Relationship management: be honest and be assertive. Make your notions clear and people will respect you for it. It also helps to be sympathetic and listen to people rant. They'll associate being around you with feeling better, especially if you make it clear that you understand. People don't generally like to be alone, or the only one feeling a given thing.

I'm finding compassion meditation helpful for understanding and learning social cues. I'm finding that it enables me to be less about me when interacting with another person, and more about the other person. I relate what they're saying to me much less, so I have more brainpower left over to handle the conversation and focus on what they're saying. It also has the affect of enabling me to be more interested in what they're saying, which people seem to like.

The thing that I found most unhelpful is thinking about emotions. Instead of just going with the flow of feeling [whatever], thinking about it seems to make me make the emotion jump through hoops, sort of like "anger can't feel like this, it should feel like that or the other", which is unhelpful when trying to identify what is going on. I've had to learn to take a step back and just allow whatever emotional process is going on in a given moment. Analysing it afterwards is OK, but in the moment, I just have to let it happen. As I do that more and more, it gets easier to identify what is going on.
posted by Solomon at 1:17 PM on September 27, 2012


This would actually make a great book-- various peoples' ideas of emotional intelligence. Maybe for "emotional" intelligence it would defeat the purpose to have right and wrong answers.

Is emotional intelligence like regular intelligence? This is something I've been wondering all day since reading this question.

I've heard intelligence defined as "the ability to adapt to an environment."

But maybe in a broader sense, one can be pretty intelligent and never really hit on the truth.

Maybe emotional intelligence is something similar, but I think not.

In my opinion emotional intelligence means being a good person. Trying to hit upon the moral truth, even when it's hard.

Yeah sure, is this process helped along by good relationship skills, the ability to read social cues from others, and manage one's own reactions? Definitely.

But those things are instrumental, and I don't think really capture the big picture.

I agree with the basic breakdown above. If one were to try to improve one's emotional intelligence, the first step would be getting good at recognizing facial, body, and verbal gestures ...Eyes as the window to the soul, etc.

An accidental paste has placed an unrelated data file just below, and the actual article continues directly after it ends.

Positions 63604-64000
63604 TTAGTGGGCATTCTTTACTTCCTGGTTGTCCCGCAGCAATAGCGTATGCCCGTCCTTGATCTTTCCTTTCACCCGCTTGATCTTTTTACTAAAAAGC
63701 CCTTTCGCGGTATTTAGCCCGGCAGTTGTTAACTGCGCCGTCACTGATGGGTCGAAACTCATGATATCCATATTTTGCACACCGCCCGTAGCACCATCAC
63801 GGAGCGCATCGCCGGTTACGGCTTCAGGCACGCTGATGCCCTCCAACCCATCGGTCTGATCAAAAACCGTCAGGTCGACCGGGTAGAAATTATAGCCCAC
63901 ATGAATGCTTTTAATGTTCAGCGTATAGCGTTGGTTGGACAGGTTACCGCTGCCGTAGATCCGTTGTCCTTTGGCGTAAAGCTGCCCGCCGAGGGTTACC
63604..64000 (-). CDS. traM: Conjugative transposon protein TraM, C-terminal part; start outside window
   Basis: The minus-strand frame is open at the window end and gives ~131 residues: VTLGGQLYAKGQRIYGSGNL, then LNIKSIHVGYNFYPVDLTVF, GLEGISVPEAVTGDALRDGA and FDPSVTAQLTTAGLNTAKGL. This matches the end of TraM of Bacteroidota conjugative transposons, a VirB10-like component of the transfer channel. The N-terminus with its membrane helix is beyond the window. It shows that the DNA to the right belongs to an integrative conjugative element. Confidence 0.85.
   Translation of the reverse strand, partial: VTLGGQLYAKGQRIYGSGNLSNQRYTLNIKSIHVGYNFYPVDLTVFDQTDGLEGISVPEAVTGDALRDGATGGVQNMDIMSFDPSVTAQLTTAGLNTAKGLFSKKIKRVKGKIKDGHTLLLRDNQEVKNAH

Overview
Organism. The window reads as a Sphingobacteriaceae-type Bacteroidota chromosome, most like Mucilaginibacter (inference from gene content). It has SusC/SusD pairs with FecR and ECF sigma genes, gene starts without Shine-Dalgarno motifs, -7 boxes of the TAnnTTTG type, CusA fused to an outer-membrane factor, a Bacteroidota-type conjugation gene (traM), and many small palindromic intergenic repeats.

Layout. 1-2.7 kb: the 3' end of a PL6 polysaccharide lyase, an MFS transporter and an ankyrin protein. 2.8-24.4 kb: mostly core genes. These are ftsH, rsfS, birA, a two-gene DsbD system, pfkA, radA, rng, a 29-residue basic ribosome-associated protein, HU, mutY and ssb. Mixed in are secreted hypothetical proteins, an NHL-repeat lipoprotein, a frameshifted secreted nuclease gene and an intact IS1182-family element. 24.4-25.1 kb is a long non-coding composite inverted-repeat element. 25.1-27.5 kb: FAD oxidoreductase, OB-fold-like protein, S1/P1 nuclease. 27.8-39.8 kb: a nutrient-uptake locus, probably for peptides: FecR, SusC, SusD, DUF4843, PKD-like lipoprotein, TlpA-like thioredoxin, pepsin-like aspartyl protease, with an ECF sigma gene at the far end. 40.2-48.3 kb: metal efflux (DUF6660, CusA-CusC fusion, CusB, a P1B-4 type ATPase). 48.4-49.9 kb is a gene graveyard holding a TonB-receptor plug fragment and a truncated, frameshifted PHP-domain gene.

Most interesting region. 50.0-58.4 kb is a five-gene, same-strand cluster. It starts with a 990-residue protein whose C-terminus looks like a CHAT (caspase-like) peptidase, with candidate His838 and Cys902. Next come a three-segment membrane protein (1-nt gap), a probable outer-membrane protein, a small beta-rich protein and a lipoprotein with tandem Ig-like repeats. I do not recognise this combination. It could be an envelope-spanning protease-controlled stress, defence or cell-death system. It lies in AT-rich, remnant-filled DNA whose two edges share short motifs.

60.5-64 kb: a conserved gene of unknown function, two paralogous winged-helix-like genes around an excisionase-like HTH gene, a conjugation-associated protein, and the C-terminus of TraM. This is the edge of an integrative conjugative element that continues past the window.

Relationship management.... especially managing conflict. It's a complicated thing-- I think this grows with self confidence and good boundaries.

The third part, which is what what I have seen touted as a benefit of so much emotional intelligence literature, is really maintaining an even keel and not reacting to events.

I doubt it's a linear path for anyone. Me, I'm not so gifted in some of these areas. But I find them interesting to think about and just anedcotal evidence, working on them (journaling, socializing, analyzing people dorkily as they socialize etc.) has helped.

I think there are several components and some are based on relationship management and others are based on something much more complex and hard to hit upon (and unfashionable).... which is just being able to live one's truth. There are so many rights and wrongs, so many competing interests in this world that ultimately, emotional honesty and integrity can NOT be like the bubble-wrapped happiness that the media wants to portray it as. I see emotionally wise people around me and they're like SOLDIERS. They're like people who pushed through 10 metric tons of wreckage. Others are just born "with it."

I guess it's luck to some extent, but the nice thing about it is maybe there's no wrong place or perspective to start from with this stuff.
posted by kettleoffish at 4:18 PM on September 27, 2012


Self-awareness – You recognize your own emotions and how they affect your thoughts and behavior, know your strengths and weaknesses, and have self-confidence.

Self-management – You’re able to control impulsive feelings and behaviors, manage your emotions in healthy ways, take initiative, follow through on commitments, and adapt to changing circumstances.


Meditation can change your life in regards to these two.
posted by corn_bread at 9:51 AM on September 28, 2012


Thank you for all the thoughtful answers - I marked those that were most personally helpful as best, but I'm sure many of the others will be helpful to those in different situations.
posted by mossicle at 4:59 PM on September 29, 2012 [1 favorite]


« Older How do I tell my roommate to g...   |  I need a vacation, but questio... Newer »
This thread is closed to new comments.